Reviewed on 11/29/2019 | Details & Permalink

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Colors of Blood: A Moriah Dru/Richard Lake Mystery

Gerrie Ferris Finger. Bold Venture, $12.95 trade paper (284p) ISBN 978-1-080802-52-4

At the start of Finger’s convoluted eighth Moriah Dru/Richard Lake mystery (after 2018’s Wolf’s Clothing), 13-year-old Evangeline, a former client of PI Moriah Dru, who specializes in finding missing children, asks Moriah to locate 16-year-old Soire, who’s disappeared from the thoroughbred horse farm near Aiken, S.C., where Soire works as an exercise rider. Evangeline fears for her friend’s life. In the last year, the horse farm has had one other missing rider and several deaths. Moriah can’t say no to Evangeline, and the PI’s subsequent search for Soire leads her to the inner sanctums of the Saratoga, N.Y., racetrack and more than one murderer. Meanwhile, in an unrelated subplot, Moriah’s boyfriend, Richard Lake, tracks a drug smuggler. Readers will need a scorecard to keep track of the many characters given the frequent switches between nicknames and given names. The surprising revelations regarding Soire barely hold together. Finger has done a better job in previous entries. (Oct.)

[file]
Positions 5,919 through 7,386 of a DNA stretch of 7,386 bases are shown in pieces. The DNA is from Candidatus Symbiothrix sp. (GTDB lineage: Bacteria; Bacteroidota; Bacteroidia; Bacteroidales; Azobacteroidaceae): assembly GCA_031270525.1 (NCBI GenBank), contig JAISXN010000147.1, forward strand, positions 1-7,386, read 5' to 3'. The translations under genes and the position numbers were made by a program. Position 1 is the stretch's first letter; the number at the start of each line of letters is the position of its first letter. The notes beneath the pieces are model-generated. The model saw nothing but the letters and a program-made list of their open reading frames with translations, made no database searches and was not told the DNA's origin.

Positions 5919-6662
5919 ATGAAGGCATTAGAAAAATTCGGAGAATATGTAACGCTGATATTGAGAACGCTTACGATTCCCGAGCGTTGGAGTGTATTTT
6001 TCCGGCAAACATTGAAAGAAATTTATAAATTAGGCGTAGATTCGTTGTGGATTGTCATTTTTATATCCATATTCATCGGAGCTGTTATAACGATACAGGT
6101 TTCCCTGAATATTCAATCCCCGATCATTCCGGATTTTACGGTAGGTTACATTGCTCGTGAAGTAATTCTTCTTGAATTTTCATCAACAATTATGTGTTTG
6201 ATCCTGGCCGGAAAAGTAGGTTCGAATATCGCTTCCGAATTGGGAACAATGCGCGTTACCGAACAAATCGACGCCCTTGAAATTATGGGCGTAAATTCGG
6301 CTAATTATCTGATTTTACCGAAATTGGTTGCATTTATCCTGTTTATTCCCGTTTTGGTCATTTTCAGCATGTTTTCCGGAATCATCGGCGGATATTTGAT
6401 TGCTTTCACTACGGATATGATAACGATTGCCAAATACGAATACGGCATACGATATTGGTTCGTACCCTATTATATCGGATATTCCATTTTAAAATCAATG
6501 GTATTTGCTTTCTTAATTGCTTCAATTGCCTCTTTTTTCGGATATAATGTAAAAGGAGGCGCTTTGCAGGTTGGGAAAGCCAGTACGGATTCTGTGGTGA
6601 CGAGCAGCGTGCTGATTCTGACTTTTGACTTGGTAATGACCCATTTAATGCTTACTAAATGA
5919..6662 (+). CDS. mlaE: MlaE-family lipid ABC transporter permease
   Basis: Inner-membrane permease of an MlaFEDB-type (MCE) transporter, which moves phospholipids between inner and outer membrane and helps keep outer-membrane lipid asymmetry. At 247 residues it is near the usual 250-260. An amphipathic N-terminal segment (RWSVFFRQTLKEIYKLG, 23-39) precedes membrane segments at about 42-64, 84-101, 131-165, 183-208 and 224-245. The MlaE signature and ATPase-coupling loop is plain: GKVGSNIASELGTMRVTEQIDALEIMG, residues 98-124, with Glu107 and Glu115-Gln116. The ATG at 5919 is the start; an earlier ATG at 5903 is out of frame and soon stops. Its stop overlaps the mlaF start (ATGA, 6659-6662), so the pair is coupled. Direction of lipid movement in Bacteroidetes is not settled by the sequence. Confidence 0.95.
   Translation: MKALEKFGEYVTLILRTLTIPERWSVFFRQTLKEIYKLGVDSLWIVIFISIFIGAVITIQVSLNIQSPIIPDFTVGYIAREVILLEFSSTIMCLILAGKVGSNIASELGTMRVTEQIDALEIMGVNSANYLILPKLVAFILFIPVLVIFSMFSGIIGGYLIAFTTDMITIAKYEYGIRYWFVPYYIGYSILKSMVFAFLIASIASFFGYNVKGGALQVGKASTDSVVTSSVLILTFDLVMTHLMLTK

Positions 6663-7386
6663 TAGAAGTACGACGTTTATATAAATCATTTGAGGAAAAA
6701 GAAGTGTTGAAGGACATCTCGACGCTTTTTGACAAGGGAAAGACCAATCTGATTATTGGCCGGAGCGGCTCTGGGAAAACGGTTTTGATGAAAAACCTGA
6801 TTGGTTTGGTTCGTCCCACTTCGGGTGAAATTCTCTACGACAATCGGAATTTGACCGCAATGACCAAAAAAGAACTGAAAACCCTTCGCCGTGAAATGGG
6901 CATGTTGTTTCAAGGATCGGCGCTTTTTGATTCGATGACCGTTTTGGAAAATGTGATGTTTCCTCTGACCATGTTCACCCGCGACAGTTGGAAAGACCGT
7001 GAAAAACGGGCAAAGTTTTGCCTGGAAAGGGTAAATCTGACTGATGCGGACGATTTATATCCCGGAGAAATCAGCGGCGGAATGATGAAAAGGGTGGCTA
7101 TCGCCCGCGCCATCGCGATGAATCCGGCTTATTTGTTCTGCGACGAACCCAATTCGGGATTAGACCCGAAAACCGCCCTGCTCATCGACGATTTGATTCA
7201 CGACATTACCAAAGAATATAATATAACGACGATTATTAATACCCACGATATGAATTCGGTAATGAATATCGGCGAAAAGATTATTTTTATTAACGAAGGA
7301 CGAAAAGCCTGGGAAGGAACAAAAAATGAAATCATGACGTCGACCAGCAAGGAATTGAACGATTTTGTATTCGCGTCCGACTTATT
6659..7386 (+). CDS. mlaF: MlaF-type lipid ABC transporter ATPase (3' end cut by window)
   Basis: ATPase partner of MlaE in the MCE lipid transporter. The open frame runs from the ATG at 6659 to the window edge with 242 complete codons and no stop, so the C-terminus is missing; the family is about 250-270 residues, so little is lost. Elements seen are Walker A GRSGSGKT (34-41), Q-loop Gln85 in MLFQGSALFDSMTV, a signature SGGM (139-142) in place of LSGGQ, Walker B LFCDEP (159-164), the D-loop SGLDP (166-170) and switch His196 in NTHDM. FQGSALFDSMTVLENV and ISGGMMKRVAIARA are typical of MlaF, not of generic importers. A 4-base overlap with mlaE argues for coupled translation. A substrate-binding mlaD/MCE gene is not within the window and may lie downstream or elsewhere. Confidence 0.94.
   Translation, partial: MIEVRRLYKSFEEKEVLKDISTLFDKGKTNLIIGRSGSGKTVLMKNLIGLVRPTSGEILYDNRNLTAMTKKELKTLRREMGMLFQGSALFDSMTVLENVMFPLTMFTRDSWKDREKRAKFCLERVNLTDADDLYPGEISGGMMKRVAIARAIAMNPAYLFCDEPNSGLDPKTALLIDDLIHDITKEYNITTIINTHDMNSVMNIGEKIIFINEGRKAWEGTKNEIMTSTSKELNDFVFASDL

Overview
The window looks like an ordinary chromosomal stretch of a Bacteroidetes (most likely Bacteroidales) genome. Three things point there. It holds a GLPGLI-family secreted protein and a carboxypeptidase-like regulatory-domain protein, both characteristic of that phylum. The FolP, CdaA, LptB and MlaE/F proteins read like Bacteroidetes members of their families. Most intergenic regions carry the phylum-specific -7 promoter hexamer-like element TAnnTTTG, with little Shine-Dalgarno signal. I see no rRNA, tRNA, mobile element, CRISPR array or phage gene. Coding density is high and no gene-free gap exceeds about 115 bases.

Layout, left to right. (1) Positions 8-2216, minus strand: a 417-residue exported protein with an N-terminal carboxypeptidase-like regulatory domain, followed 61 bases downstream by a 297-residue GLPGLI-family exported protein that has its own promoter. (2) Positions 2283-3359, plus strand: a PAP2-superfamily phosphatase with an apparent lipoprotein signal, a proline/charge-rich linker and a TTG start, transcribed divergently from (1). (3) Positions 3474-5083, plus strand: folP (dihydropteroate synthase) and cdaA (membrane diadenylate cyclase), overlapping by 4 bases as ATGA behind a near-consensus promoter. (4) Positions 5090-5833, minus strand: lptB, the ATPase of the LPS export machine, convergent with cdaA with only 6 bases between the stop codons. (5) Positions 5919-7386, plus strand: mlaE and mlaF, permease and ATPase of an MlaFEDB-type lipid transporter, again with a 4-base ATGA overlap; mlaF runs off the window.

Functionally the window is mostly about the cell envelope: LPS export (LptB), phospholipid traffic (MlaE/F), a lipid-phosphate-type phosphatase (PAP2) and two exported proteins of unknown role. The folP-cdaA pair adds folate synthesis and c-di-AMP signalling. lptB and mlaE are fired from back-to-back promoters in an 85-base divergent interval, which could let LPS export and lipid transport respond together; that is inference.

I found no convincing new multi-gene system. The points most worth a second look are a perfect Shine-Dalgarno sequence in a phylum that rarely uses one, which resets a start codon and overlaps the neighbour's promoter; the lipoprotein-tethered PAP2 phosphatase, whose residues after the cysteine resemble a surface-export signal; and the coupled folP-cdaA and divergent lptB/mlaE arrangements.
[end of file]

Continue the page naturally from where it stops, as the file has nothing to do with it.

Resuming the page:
Reviewed on 11/29/2019 | Details & Permalink

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Sherlock Holmes and the Christmas Demon

James Lovegrove. Titan, $19.99 (384p) ISBN 978-1-785658-02-0

In December 1890, Eve Allerthorpe, the 20-year-old heroine of this stellar Sherlock Holmes pastiche from Lovegrove (Sherlock Holmes: The Labyrinth of Death), travels from her family’s estate in Yorkshire, Fellscar Keep, to London, where she has the good fortune to run into Sherlock Holmes and Dr. Watson. Eve is slated to come into a substantial financial legacy on Christmas Eve, her 21st birthday, if she is of sound mind, but her sanity is in peril, as she explains to Holmes and Watson. Eve is troubled by reported sightings of a ghost resembling her late mother, who suffered from mental illness, as well as signs that a legendary monster her mother used to tell her about, the Black Thurrick, is real. Birch twigs have been left for Eve, the very item that the Black Thurrick, a dark inversion of Father Christmas, supposedly left for bad children instead of presents. In addition, Eve has glimpsed a figure outside her home resembling the description of the Black Thurrick. Holmes and Watson travel to Fellscar Keep to investigate. Canonical characterizations complement the ingenious plot. Lovegrove joins Denis Smith and Philip Purser-Hallard in the top rank of authors of traditional Holmes pastiches. (Oct.)

Reviewed on 11/29/2019 | Details & Permalink

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Justice: The Curtis Chronicles #3

Joseph Badal. Suspense, $15.99 trade paper (372p) ISBN 978-0-578-55928-5